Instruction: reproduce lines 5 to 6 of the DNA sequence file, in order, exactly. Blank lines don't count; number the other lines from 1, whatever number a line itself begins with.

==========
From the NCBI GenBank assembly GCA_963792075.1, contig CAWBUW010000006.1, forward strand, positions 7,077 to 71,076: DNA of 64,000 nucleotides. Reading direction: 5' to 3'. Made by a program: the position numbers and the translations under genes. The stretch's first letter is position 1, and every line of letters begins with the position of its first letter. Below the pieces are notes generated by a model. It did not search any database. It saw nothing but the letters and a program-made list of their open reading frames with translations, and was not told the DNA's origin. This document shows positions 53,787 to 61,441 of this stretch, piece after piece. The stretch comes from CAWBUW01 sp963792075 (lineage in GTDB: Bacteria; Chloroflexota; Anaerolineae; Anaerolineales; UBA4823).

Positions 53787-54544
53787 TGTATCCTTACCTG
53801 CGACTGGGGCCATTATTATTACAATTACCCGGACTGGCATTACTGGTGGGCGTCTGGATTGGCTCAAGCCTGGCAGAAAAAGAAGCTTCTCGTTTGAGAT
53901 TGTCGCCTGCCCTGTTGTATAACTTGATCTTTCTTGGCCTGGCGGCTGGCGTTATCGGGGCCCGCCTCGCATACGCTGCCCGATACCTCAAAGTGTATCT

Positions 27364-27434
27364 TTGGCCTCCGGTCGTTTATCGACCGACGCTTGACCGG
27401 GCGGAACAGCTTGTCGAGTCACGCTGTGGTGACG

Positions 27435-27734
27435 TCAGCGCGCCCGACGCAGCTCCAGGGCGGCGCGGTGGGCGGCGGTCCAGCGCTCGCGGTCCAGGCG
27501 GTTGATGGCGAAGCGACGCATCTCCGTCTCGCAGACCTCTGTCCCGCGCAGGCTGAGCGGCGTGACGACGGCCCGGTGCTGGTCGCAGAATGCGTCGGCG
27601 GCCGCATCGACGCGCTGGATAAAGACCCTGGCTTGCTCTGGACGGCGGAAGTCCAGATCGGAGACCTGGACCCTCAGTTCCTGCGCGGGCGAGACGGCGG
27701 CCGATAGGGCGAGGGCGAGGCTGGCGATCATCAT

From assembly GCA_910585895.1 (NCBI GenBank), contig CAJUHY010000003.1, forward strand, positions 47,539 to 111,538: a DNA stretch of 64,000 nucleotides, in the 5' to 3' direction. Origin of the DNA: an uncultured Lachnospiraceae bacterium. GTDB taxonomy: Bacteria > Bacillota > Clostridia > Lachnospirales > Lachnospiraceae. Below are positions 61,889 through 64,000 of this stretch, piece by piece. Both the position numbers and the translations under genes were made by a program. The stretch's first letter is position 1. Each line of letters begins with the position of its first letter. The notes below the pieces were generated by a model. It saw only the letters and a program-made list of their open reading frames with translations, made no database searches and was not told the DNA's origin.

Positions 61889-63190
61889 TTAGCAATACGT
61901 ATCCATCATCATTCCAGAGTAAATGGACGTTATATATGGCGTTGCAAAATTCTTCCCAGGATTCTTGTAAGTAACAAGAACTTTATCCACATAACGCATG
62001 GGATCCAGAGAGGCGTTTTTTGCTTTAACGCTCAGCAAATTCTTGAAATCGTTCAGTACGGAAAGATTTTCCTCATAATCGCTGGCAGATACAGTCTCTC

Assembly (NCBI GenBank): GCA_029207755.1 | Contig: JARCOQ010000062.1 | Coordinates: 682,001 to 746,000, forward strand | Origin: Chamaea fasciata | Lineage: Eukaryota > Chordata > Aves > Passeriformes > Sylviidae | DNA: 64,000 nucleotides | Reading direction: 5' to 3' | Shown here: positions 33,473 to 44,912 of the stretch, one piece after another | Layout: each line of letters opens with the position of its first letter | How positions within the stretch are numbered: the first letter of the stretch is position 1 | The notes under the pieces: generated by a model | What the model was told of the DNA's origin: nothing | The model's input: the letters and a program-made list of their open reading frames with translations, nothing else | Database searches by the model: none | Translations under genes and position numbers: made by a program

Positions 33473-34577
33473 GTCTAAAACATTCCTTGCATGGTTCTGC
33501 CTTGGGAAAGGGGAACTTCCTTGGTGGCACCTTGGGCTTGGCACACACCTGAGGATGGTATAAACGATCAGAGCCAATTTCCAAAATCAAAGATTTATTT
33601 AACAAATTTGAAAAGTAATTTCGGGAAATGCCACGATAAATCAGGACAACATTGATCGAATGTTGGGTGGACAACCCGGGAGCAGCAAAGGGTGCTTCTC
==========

53901 TGTCGCCTGCCCTGTTGTATAACTTGATCTTTCTTGGCCTGGCGGCTGGCGTTATCGGGGCCCGCCTCGCATACGCTGCCCGATACCTCAAAGTGTATCT

Positions 27364-27434